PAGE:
Double Majors

  1. Are any of you doing a double major in Nursing and something entirely different (non-science/math) and not health related?

    I ask because I'm worried about a friend's friend's story of her nursing career "not panning out" and not having anything else to fall back on.... Also, I know that the curriculum is probably all-consuming, but do any of you have time to pursue other intellectual/artistic interests? If you don't, do you feel like you are totally missing out on your other true calling?

    Thanks in advance!
    Last edit by suebird3 on Aug 31, '06
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  2. 9 Comments

  3. by   cathiep
    I'm in my last semester and I can't imagine having to take other classes but I'm required to work at least 24 hours a week by the hospital that is paying for my education. If I didn't have to work maybe but you'd have to be very organized at focused.

    Cathie
  4. by   GeminiTwinRN
    how come suebird3 is editing olivedrab's post?

    i just find that odd.
  5. by   EricJRN
    Quote from leslasic
    how come suebird3 is editing olivedrab's post?

    i just find that odd.
    Leslasic,

    Posts may be edited by moderators for a variety of reasons, most often to keep the messages in compliance with the Allnurses.com Terms of Service.

    Also per the Terms of Service, questions about moderator actions should be sent by PM to the moderator rather than being posted here on the main boards. Thanks.
  6. by   shock-me-sane
    I am doing a double major in psychology. It is what I would consider a soft science though and does involve math (stats, advanced stats, tests and measurements, research methods, etc).

    I love psychology and am considering doing the honors program for it this year. I have finished one year of nursing and have 2 left and only 5 psych classes that I need to complete for the degree. A good chunk of those classes were done before I started the nursing program which I think made it possible.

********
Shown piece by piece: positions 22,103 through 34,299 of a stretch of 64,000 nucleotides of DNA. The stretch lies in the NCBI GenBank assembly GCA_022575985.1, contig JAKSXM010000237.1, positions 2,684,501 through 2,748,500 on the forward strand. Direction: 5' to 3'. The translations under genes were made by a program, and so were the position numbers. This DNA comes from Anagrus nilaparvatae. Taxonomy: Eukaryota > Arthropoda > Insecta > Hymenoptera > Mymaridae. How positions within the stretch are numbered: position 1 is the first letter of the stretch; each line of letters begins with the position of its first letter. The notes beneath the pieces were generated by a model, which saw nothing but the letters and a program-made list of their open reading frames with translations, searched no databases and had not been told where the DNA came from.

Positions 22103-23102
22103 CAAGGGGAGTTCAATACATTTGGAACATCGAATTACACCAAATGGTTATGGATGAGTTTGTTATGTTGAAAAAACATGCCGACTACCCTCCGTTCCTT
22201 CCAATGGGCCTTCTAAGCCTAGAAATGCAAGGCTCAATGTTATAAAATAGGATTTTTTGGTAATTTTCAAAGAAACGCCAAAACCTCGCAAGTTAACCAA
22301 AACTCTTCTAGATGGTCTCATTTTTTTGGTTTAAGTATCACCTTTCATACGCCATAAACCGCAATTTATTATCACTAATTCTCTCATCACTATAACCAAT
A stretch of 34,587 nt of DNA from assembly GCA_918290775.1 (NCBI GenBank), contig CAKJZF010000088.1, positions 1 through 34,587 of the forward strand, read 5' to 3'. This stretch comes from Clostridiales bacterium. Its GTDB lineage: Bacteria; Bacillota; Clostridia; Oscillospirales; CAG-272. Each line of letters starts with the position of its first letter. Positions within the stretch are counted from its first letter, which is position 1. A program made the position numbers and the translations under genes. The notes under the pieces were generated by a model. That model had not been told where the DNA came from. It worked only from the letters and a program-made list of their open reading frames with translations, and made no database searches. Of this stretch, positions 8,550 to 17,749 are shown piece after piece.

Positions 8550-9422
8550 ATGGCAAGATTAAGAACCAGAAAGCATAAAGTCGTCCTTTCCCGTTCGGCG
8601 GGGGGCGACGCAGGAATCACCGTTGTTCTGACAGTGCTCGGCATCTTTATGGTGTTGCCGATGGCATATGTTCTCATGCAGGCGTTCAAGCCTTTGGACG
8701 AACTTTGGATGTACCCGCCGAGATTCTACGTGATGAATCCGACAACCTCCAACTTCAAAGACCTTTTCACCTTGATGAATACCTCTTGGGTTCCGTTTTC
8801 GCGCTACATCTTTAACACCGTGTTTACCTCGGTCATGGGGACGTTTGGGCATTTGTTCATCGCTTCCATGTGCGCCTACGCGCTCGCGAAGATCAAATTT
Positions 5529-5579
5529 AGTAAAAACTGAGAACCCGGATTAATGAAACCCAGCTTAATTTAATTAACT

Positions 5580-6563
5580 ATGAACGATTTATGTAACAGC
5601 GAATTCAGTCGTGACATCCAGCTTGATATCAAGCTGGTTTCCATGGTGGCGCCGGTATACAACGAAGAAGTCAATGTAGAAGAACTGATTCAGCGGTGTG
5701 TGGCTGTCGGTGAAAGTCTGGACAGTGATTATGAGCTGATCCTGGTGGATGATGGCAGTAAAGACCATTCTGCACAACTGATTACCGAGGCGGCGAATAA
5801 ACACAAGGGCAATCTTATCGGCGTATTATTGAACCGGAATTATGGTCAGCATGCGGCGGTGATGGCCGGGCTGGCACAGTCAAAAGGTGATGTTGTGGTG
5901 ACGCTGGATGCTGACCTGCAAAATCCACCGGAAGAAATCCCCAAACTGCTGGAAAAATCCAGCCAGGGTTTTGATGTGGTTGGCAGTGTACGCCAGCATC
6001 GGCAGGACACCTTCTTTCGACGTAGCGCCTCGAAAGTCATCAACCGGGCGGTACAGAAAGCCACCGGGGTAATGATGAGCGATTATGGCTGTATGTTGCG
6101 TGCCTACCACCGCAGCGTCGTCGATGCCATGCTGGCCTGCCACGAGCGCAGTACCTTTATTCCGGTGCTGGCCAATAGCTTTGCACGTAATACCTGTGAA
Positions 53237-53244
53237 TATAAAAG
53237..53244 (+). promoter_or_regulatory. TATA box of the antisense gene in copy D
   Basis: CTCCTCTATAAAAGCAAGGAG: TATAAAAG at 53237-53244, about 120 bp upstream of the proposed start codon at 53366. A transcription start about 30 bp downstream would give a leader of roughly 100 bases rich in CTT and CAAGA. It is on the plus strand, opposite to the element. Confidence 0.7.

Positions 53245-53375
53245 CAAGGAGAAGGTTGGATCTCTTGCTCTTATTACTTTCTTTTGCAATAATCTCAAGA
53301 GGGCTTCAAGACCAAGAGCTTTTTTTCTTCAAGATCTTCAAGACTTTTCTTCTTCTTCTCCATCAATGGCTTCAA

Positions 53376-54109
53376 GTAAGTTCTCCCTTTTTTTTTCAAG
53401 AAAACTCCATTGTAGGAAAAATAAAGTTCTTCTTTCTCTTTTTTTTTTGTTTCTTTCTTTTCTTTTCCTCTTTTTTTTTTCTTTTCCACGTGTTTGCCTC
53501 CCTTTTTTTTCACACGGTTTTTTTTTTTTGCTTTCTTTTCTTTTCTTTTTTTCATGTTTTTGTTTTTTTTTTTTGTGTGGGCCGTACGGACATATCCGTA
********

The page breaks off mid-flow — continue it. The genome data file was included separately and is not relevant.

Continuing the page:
7. by   BonnieSc
    I have a BA in the arts field, and am almost done with a BSN. I think that your nursing career will "pan out" UNLESS you decide you don't like it at all, or do something to screw up your licensing (like commit a felony). Even if there's no nursing shortage in your area, you shouldn't have to move too far to find a job.

    I MAKE time to pursue my artistic interests, which are a huge part of my life. It's definitely possible.
  8. by   olivedrab
    Quote from Wendy79
    I think that your nursing career will "pan out" UNLESS you decide you don't like it at all, or do something to screw up your licensing (like commit a felony).

    I MAKE time to pursue my artistic interests
    it wasn't her licensing that got screwed up -- it was her BACK. *ouch*
    also, good to know that you can willfully make the time to pursue outside interests!
  9. by   olivedrab
    Quote from shock-me-sane
    A good chunk of those classes were done before I started the nursing program which I think made it possible.
    thanks for the tip!
  10. by   olivedrab
    Quote from leslasic
    how come suebird3 is editing olivedrab's post?

    i just find that odd.
    i'm very, very sure that it wasn't because i cussed in the post!
    ........because i NEVER do that!
  11. by   BonnieSc
    Quote from olivedrab
    it wasn't her licensing that got screwed up -- it was her BACK. *ouch*
    Ah, good point! I did observe in a nursing "call center" for an HMO and met many, many women who'd been injured and wanted to keep nursing... but they pointed out that most people who go into nursing don't do it so they can spend eight hours sitting at a desk, so it's not for every injured nurse (and back injuries sometimes keep people from sitting at desks, too). Still, it's an option that's out there. So even if something like that happens, you may have career options.

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